Does the Bible indicate where knowledge comes from? Since evolutionary processes can’t guarantee true beliefs (see Kenneth Samples’ article, p. 3) naturalism as a worldview faces insurmountable problems. For its part, the historic Judeo-Christian worldview asserts that God is the author of truth, logic, and the laws of nature. They are part of the “invisible furniture” of the universe, finding their source in the Creator’s very being. God’s existence is the precondition to knowledge itself.
Since humans are created in the image of God (Gen. 1:28–29), we are uniquely gifted to discover and utilize these universal ideas. The mind of God provides a framework for rational human thought (whether believer or nonbeliever). So when we use our minds, we are “thinking thy [God’s] thoughts after thee.”1
The apostle John describes Jesus as “the true light that enlightens every man” (John 1:9). Therefore, historic Christianity grounds human knowledge in Jesus as the logos of God. Logos in New Testament Greek means “word, message, report…As the logos, God himself (John 1:1–2) in his divine glory assumes the flesh of humanity in historical time and space (1:14–15). Jesus, the logos, signifies the presence of God in the flesh.”2
Christian philosopher Ronald Nash adds that “The Logos doctrine occupied a prominent place in the thought of several early Fathers of the church. On the basis of John 1:9, Justin Martyr argued that every apprehension of truth (whether by believer or unbeliever) is made possible because men are related to the Logos, the ground of truth.”3
Ironically, when the naturalist attempts to use the laws of logic and science to disprove the existence of God, he must first borrow certain key components from the Christian worldview.4 The entire scientific method rests on the foundational belief that there is a certain orderliness that permeates the entire universe, “and that universality corresponds to what would be expected when looking through the lens of the Christian theistic worldview.”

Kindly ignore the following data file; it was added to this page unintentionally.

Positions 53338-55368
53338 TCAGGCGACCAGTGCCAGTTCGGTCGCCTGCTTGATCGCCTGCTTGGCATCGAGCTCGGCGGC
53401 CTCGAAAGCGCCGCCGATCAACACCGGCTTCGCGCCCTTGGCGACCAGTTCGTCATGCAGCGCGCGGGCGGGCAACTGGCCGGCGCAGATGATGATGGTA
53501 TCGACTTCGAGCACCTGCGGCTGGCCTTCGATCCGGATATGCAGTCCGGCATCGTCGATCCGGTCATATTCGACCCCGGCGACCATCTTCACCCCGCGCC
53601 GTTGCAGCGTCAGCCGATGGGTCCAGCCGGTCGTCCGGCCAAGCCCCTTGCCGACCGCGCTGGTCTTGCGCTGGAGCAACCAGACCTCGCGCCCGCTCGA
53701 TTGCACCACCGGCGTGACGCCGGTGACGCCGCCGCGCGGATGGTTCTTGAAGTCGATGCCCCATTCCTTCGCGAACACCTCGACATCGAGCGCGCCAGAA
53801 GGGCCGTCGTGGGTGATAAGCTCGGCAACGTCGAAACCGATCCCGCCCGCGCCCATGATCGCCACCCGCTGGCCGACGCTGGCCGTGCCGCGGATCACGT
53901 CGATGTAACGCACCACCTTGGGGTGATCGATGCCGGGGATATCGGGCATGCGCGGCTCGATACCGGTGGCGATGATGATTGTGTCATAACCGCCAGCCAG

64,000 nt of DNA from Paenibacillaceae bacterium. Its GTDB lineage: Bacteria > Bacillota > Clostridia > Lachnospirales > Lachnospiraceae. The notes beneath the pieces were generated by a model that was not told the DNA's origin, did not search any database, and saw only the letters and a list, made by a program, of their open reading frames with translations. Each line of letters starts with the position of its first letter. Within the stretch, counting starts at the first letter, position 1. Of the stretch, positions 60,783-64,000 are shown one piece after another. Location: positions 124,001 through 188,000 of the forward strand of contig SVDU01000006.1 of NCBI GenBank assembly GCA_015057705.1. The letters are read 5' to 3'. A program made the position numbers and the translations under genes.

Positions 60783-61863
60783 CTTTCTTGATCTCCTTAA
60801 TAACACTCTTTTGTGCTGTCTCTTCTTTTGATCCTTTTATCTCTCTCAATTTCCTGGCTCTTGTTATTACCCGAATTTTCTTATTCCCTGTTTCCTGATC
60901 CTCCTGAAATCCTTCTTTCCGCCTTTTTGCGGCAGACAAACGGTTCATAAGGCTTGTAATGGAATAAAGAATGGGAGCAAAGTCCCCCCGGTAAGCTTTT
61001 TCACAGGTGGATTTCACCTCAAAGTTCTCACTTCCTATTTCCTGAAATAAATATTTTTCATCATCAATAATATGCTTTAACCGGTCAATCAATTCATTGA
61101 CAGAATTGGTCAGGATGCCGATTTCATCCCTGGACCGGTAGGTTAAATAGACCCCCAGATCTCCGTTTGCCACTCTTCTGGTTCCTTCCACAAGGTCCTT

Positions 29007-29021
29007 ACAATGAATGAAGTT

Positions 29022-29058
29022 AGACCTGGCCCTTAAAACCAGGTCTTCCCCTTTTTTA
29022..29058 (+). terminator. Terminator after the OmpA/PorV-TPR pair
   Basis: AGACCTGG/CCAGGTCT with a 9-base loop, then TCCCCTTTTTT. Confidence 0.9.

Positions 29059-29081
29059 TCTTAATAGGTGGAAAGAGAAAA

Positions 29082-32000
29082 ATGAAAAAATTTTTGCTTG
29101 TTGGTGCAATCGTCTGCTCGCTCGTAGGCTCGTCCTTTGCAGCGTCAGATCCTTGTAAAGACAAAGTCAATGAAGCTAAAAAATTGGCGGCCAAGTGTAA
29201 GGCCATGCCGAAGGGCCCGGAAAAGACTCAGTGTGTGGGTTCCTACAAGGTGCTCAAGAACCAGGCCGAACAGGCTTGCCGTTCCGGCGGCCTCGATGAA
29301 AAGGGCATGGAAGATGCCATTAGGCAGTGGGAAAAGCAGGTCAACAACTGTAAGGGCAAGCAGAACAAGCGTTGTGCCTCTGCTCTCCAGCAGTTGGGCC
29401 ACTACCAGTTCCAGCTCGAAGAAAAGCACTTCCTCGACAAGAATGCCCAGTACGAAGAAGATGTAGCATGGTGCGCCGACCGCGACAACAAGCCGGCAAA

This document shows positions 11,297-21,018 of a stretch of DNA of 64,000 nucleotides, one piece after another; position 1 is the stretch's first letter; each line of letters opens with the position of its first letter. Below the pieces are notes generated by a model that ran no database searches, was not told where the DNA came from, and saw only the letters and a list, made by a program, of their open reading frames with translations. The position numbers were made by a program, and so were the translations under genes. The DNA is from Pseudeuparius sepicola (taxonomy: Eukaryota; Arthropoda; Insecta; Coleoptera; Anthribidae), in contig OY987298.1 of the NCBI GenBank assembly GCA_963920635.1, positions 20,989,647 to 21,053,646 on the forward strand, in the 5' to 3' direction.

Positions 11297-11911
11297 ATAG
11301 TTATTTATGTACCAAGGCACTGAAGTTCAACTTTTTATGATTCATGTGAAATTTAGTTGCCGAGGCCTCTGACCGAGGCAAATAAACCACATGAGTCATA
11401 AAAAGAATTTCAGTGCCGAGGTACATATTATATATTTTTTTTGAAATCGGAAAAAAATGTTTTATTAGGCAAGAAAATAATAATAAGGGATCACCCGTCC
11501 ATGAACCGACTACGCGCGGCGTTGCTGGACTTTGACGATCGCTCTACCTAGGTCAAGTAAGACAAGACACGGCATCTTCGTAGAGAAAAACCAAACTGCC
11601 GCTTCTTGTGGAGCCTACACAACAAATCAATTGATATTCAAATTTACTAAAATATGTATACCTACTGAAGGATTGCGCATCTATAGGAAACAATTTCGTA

Simply asserting the reality of the universality of natural laws doesn’t account for their existence. Neither does it explain why they are universally perceived if the human mind is simply the product of random chance evolving from an ape-like ancestor (Darwin’s concern). The biblically derived presuppositions of the Christian worldview, however, provide a solid and coherent framework for the regularity of nature, the rationality of the human mind, and the progress of scientific discovery.
- This quote is commonly attributed to Johannes Kepler, such as by Charles Hummel in The Galileo Connection (Downers Grove, IL: Intervarsity, 1986), 97.
- William D. Mounce, Mounce’s Complete Expository Dictionary of Old & New Testament Words (Grand Rapids: Zondervan, 2006), 803.
- Ronald H. Nash, The Word of God and the Mind of Man: The Crisis of Revealed Truth in Contemporary Theology (Phillipsburg, NJ: P & R Publishing, 1982), 67.
- This idea is adapted from the transcendental argument for the existence of God, promoted by Christian philosopher Greg Bahnsen, as well as his mentor Cornelius Van Til.
- Kenneth Richard Samples, Without a Doubt: Answering the 20 Toughest Faith Questions (Grand Rapids: Baker, 2004), 192.